The cloud security checklist

Think your data will be safe in the cloud? Here are six tough questions for your cloud service provider.

Whether you're a small business relying on Google Docs for document sharing or an enterprise moving your global ERP system to the cloud, you should demand that some common security and compliance requirements are met by vendors providing applications and services over the Web. These requirements involve who can access your applications and data, as well as the systems hosting them; where the data is stored; and whether the data is hosted on dedicated, rather than on shared, hardware. They also ensure that you get detailed logs of who has accessed your data and applications so that you meet corporate and regulatory standards, and they verify that data is properly encrypted -- a factor that's more critical outside the corporate firewall.

What you demand of the cloud depends on your corporate standards and your compliance needs, the amount and type of workloads you're moving to it, and how you are dividing administrative and security responsibility between your staff and your provider. Security requirements also vary depending on whether you're using software as a service (SaaS), infrastructure as a service (IaaS) or platform as a service (PaaS) offerings. But you should at least consider each of the following questions in your cloud security plans.

1. Who has authentication/access control?

The ability to prove that users are who they say they are and control the data they can see and the functions they can perform, based on their identities and roles, is the top priority of almost every cloud user interviewed for this story. Authentication can be the most challenging when you maintain user information and controls within the firewall using a repository such as Active Directory but host your servers and applications in the cloud.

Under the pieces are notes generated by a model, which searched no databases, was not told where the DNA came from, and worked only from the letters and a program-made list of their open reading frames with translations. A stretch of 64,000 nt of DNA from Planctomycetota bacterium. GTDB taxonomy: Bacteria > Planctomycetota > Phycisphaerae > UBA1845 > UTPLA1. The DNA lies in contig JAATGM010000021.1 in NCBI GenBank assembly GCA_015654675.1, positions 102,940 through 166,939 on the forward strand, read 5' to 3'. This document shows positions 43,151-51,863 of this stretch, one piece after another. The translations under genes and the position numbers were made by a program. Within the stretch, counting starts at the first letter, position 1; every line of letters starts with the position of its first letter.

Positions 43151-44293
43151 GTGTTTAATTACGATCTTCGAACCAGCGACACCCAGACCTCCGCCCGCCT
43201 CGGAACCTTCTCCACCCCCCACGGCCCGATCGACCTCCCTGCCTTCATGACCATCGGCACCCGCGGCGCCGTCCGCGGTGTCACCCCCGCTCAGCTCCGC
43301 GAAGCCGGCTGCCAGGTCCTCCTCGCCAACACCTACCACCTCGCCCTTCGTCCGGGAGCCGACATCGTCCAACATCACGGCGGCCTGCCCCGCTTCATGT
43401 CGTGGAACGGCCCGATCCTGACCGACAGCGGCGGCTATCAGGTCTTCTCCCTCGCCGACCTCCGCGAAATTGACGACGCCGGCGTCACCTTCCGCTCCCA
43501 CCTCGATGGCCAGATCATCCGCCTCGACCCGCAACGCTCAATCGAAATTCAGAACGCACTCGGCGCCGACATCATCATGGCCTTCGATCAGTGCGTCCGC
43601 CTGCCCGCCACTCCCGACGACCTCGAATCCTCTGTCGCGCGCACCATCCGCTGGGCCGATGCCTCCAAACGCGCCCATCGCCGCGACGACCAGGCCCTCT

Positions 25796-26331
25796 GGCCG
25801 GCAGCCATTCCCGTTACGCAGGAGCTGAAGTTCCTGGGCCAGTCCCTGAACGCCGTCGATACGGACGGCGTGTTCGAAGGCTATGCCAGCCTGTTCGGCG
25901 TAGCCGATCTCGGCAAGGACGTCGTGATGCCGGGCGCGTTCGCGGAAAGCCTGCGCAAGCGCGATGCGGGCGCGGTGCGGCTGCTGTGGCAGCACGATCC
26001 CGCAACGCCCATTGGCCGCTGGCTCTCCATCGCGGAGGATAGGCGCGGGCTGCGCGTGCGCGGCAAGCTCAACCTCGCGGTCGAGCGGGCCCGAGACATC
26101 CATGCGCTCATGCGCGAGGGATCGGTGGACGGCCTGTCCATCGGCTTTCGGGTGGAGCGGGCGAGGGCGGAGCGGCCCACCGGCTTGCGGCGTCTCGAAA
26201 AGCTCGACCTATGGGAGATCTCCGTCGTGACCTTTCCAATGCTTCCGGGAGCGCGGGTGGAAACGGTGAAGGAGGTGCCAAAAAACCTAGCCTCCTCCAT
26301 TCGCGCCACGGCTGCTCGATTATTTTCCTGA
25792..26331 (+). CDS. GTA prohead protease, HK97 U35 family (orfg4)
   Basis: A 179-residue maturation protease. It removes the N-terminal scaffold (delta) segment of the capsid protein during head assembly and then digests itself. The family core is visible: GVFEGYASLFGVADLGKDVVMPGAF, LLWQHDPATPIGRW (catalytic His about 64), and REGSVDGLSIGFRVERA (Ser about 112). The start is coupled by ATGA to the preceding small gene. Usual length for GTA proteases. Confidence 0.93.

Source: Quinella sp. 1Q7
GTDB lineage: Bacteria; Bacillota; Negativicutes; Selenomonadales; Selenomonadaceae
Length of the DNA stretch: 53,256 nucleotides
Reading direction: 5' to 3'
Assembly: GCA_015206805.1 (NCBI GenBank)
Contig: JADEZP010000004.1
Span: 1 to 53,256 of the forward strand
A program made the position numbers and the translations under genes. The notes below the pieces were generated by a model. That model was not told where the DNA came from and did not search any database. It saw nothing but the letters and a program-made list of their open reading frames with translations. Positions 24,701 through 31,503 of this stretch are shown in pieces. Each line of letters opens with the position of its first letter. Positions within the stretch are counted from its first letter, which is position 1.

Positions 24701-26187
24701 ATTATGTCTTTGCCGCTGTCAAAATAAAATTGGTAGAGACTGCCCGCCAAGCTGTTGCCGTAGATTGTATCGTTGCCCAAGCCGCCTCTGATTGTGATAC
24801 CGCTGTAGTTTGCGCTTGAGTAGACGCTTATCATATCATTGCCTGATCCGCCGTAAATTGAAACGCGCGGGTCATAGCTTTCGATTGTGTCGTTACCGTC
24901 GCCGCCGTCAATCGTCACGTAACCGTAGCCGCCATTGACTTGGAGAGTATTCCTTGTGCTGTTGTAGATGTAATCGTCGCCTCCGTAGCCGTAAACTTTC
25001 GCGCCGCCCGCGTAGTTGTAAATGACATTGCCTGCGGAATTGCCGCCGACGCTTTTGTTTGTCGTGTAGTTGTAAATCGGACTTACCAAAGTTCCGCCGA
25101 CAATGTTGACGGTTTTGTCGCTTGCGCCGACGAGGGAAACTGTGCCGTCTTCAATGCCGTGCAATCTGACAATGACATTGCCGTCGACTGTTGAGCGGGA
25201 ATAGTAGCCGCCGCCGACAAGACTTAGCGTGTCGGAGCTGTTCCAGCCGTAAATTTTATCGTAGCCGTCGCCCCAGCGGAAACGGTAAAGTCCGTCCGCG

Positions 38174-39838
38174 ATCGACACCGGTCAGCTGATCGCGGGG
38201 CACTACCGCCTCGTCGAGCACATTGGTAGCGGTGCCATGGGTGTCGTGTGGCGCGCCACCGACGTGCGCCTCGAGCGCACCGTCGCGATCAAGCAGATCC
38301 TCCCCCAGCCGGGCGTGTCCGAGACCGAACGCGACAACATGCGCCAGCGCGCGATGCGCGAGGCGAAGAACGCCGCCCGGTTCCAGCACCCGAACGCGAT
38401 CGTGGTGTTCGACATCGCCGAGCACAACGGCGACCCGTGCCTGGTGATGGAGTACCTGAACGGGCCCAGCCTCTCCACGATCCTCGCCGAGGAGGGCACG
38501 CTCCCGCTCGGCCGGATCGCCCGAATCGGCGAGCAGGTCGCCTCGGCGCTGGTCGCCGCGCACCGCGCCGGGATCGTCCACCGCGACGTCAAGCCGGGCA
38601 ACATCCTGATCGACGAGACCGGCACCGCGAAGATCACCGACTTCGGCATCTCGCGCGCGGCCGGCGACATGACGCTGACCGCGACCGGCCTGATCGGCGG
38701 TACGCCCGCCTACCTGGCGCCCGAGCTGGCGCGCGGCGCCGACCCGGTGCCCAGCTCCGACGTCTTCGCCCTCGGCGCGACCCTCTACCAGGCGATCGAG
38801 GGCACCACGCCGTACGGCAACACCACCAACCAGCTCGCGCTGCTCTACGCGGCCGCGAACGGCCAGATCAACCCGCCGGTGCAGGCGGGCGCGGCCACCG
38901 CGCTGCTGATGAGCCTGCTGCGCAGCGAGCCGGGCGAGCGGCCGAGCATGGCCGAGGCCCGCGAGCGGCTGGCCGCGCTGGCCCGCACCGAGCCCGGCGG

The ideal is a "federated" identity management access system that pools authentication information from all of your organization's systems -- internal and external. This allows instant authentication of any user who presents the proper credentials, such as a password or a password and a token. It also provides for single sign-on, allowing users to access all of their applications and data, in-house and in the cloud, with a single username and password. While top SaaS providers have the infrastructure to provide single sign-on to large customers that are themselves equipped to serve as "identity providers," many smaller service providers and their customers lack those capabilities, says Eve Maler, an analyst at Forrester Research.

However, because federated identity management can be expensive and cumbersome to implement, many organizations settle for a "synchronized" approach in which different copies of a user's authentication information are maintained by different applications, says Maler. This can compromise security by spreading user credential data among multiple locations and companies. It can also create delays between the time that an employee's access is withdrawn from internal systems and from a cloud-based application, creating a potential security gap.

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